Author Archives: riilp

Dr. Aline Villavicencio to visit from the University of Essex

Dr. Aline Villavicencio from the University of Essex (UK) and Federal university of Rio Grande do Sul (Brazil) is visiting RGCL in April. She will be giving a talk on Identifying Idiomatic Language with Distributional Semantic Models on the 19th April 2018, abstract below. If you are interested in attending the talk please contact for more details.

Identifying Idiomatic Language with Distributional Semantic Models
Precise natural language understanding requires adequate treatments both of single words and of larger units. However, expressions like compound nouns may display idiomaticity, and while a police car is a car used by the police, a loan shark is not a fish that can be borrowed. Therefore it is important to identify which expressions are idiomatic, and which are not, as the latter can be interpreted from a combination of the meanings of their component words while the former cannot. In this talk I discuss the ability of distributional semantic models (DSMs) to capture idiomaticity in compounds, by means of a large-scale multilingual evaluation of DSMs in French and English. A total of 816 DSMs were constructed in 2,856 evaluations. The results obtained show a high correlation with human judgments about compound idiomaticity  (Spearman’s ρ=.82 in one dataset), indicating that these models are able to successfully detect idiomaticity.

RGCL Staff Research Seminar

In November, Dr Constantin Orasan gave a staff research seminar profiling his current and future research user study on Quality estimation for professional translators.  The paper was well received and there was an interesting debate and questions afterwards.

Title:  Quality estimation for professional translators: a user study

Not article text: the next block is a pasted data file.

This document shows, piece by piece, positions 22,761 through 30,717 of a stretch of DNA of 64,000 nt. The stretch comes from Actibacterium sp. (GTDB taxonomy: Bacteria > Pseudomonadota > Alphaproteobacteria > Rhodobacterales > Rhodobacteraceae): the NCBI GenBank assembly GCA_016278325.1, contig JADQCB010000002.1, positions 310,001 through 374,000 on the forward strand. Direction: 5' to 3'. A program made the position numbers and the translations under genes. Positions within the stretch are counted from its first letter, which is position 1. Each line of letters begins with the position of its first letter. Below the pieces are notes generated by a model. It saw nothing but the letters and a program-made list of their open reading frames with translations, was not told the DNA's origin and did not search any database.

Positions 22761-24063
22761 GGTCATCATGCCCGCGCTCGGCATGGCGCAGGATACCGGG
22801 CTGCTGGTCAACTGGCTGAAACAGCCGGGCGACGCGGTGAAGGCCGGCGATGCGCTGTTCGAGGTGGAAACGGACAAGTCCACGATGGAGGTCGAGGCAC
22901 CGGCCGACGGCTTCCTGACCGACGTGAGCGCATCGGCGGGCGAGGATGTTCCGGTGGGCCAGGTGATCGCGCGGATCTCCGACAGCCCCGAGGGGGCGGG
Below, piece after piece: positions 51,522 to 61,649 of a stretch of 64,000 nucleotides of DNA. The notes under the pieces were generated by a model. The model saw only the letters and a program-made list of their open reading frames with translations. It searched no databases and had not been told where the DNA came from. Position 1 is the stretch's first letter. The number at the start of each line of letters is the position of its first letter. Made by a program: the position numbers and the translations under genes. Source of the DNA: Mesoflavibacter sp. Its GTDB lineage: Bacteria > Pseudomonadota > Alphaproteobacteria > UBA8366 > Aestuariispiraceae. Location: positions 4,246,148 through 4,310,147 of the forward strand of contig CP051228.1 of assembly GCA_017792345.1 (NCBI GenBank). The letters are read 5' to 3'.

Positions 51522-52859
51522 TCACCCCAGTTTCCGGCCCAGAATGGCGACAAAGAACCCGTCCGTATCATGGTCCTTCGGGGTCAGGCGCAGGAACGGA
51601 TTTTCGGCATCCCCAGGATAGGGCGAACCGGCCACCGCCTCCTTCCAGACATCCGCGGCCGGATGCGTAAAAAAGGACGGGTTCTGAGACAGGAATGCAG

Postediting of machine translation output has became an important step of the workflows employed by translation companies. The idea behind postediting is that it is possible to improve the productivity of professional translators by asking them to correct the output of machine translation systems rather than to translate from scratch. In cases in which the quality of translation is poor this is not necessary true. The field of quality estimation could prove useful to decide which sentences can be postedited and which should be translated from scratch. This talk will report the results of a user study which recorded the productivity of four professional translators when they were asked to postedit and translate sentences in different scenarios.

Our results show that quality estimation information, when accurate, improves post-editing efficiency. The analysis has also raised a number of questions which are worth being investigated.

RGCL welcomes Johanna Monti

In the middle of November, RGCL welcomed Johanna Monti, an Associate Professor of Modern Languages Teaching at the “L’Orientale”University of Naples. Her research activities are in the field of hybrid approaches to Machine Translation and NLP applications.  Whilst Johann was here, she gave two lectures on Multi-word Expressions and Gender Issues in Machine Translation.  The lectures were well received and also attended by the Research Group’s MA students.